A genetic background has been implicated in the development of prostate cancer. Protein microarrays have enabled the identification of proteins, some of which associated with apoptosis, that may play a role in the development of such a tumor. Inhibition of apoptosis is a co-factor that contributes to the onset and progression of prostate cancer, though the molecular mechanisms are not entirely understood. Poly (ADP-ribose) polymerase 1 (PARP-1) gene is required for translocation of the apoptosis-inducing factor (AIF) from the mitochondria to the nucleus. Hence, it is involved in programmed cell death. Different PARP-1 gene expression has been observed in various tumors such as glioblastoma, lung, ovarian, endometrial, and skin cancers. We evaluated the expression of PARP-1 protein in prostatic cancer and normal prostate tissues by immunohistochemistry in 40 men with prostate cancer and in 37 normal men. Positive nuclear PARP-1 staining was found in all samples (normal prostate and prostate cancer tissues). No cytoplasmic staining was observed in any sample. PARP-1-positive cells resulted significantly higher in patients with prostate carcinoma compared with controls (P<0.001). PARP-1 over-expression in prostate cancer tissue compared with normal prostate suggests a greater activity of PARP-1 in these tumors. These findings suggest that PARP-1 expression in prostate cancer is an attempt to trigger apoptosis in this type of tumor similarly to what reported in other cancers. © M. Salemi et al., 2013.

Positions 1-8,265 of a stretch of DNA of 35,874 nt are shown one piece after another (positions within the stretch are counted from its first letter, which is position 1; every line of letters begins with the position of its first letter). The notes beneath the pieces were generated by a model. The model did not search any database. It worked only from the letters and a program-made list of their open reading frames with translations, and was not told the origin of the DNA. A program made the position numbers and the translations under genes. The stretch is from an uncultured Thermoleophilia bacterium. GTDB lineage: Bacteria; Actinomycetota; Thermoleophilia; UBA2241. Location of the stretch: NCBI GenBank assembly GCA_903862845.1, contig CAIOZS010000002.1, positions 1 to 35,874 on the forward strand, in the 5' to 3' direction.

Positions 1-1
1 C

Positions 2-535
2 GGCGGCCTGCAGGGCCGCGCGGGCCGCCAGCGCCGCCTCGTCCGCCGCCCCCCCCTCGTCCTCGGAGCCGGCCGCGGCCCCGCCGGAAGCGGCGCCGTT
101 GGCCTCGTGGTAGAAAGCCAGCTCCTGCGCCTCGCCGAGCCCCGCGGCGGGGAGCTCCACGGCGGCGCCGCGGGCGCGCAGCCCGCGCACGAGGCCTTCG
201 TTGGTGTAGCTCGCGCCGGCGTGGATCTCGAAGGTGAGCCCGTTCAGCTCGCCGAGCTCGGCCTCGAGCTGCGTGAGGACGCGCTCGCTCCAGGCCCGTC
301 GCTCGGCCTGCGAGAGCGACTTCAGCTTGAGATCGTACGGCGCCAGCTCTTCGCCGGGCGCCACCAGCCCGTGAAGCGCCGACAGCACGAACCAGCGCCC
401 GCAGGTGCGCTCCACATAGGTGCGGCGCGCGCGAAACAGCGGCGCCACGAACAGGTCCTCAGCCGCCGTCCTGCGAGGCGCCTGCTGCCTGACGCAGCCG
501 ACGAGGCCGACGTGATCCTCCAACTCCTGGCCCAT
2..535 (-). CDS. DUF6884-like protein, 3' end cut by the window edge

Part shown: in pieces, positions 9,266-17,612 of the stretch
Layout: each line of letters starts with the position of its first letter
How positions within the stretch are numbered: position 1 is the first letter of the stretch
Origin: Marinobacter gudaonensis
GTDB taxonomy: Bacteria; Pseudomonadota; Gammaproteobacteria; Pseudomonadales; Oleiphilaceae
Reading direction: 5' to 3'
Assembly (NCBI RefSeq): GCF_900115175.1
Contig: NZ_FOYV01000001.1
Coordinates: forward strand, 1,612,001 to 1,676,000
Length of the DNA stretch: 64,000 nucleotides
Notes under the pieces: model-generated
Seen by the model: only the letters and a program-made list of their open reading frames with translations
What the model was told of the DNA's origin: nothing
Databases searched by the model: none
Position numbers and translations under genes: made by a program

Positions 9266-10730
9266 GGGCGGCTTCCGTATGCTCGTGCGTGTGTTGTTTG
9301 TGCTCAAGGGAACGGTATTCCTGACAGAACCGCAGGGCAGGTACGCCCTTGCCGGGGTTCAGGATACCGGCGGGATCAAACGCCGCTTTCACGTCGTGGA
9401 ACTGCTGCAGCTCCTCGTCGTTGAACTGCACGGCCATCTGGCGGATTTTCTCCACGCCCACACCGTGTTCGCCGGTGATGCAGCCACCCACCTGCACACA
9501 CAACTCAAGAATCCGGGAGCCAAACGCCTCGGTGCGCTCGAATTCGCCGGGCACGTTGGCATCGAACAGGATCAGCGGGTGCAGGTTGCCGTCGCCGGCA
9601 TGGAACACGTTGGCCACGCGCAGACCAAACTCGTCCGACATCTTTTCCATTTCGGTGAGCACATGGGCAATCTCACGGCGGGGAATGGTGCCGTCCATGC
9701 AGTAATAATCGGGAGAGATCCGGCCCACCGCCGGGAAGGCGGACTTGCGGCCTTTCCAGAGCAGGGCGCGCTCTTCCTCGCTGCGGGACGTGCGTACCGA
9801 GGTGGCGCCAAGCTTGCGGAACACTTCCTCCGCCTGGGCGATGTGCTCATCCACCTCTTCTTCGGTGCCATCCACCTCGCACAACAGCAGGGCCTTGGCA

Evaluation of the mutational status of KRAS is a crucial step for the correct therapeutic approach in treating advanced colorectal cancer as the identification of wild-type KRAS tumors leads to more specific and less toxic treatments for patients. Although several studies have highlighted the differences between primary and metastatic tumors, the possibility of two or more mutations in the same codon has seldom been reported. The present study reports an additional case of an advanced adenocarcinoma of the colon showing two somatic mutations (p.G12D and p.G12V) in the same codon (codon 12) of exon 2 of the KRAS gene, thus supporting the possibility of two differing clonal origins of the tumor. Although the clinical significance of multiple mutations remains unknown at present, based on the limited data available in the literature, this rare event appears to be associated with a more aggressive disease, as in the present case. This case report demonstrates the existence of intratumoral heterogeneity and the coexistence of distinct clones within a tumor that may have profound clinical implications for disease progression and therapeutic responses.